Look Where You Can Find PERSI and Your Family History

Findmypast logo captureIf you’ve ever used the Periodical Source Index (PERSI), you know what a genealogy gem it is. PERSI is a master index to thousands of genealogical and historical periodicals, published by the Allen County Public Library’s Genealogy Center (ACPL). According to the Journal Gazette, PERSI contains about 2.5 million citation and adds another 100,000 a year. This is where you go to see if someone’s written about your family or ancestral hometown in state, regional, ethnic, local and other journals and newsletters.

You can currently search PERSI through the HeritageQuest Online databases at your local library and with your Ancestry.com membership. But the trick is accessing those articles once you find them. The best way right now is to order them directly from ACPL (click on Article Fulfillment Form). It costs $7.50 USD to order up to 6 articles at a time, plus $.20 per page and you get the articles in the mail.

Now findmypast.com has big plans to make PERSI easier to use. Findmypast.com is becoming the new online host of PERSI, and they plan to link digital images of as many articles as possible to the index. “PERSI unearths hidden gems for genealogy researchers,” says D. Joshua Taylor, lead genealogist for findmypast.com. “We look forward to working with various societies and publications to get permission to digitize their articles.”

That sounds like an enormous undertaking, but certainly one that’s long overdue and will pay off for family history researchers. I’ll keep you posted on their progress!

 

She was a “Rounder?” Use Google Search Operators to Define Old or Unfamiliar Words

define rounder

McSorley’s Bar, a 1912 painting by John French Sloan. Wikimedia Commons image; click to view.

Get quick definitions of old and unfamiliar words with the Google “define” search operator.

Recently, Shelly wrote to us about some correspondence she didn’t understand from an older relative. One mysterious phrase particularly stuck out:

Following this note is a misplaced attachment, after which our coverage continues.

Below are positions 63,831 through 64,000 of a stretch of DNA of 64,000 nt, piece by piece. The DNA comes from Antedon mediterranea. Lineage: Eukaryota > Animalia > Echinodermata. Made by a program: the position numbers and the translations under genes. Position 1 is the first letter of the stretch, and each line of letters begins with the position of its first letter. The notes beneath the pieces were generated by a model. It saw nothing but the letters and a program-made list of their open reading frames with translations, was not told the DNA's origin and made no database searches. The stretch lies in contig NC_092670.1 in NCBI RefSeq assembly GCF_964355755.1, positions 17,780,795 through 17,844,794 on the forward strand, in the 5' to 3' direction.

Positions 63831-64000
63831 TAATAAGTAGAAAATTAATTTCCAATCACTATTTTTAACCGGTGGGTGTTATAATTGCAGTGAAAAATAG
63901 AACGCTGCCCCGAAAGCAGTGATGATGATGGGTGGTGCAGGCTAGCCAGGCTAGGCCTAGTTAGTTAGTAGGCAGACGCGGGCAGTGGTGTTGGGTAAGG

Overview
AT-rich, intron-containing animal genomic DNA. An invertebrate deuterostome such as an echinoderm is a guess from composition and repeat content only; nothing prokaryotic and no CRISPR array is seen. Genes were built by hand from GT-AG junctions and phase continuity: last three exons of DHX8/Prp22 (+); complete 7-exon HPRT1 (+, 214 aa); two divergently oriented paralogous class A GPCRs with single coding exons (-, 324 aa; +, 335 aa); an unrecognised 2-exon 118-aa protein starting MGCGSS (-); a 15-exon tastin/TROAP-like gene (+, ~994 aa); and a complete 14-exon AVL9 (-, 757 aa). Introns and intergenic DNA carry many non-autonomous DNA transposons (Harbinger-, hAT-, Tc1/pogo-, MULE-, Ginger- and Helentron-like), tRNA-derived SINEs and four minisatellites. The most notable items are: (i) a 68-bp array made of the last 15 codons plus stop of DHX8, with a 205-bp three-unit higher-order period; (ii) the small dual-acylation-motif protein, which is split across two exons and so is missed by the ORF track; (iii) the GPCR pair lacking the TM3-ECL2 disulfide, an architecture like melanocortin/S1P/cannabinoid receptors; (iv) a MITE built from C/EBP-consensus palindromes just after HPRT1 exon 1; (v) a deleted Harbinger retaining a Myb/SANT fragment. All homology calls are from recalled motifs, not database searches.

“She has mentioned several times that various relatives of mine were ’rounders.’ An example: ‘I found out later she was a real rounder.’ Does this mean a drinker, a promiscuous person, or just someone who ran around a lot as a younger person? Apparently, I come from a big family of ’rounders’!”

The answer to Shelly’s question is a perfect example of how Google can help buy medication online in canada with genealogy questions like this one. Google’s Define search operator is the key here. Go to Google.com and type define:rounder and you’ll get the following answer:

Define Google Search operator

So yes indeed, it sounds like Shelly’s ancestors enjoyed “making the rounds” to drinking establishments!

Did you know that Google is getting smarter about answering our questions with search results? Instead of just showing us links to sites with the keywords in our questions, Google has started providing answers at the top of the search results. Click here to see an example!

Resource:

How to use Google for Genealogy

The Genealogist’s Google Toolbox covers the use of search operators for genealogy in depth. I’ve fully revised and updated this new second edition.

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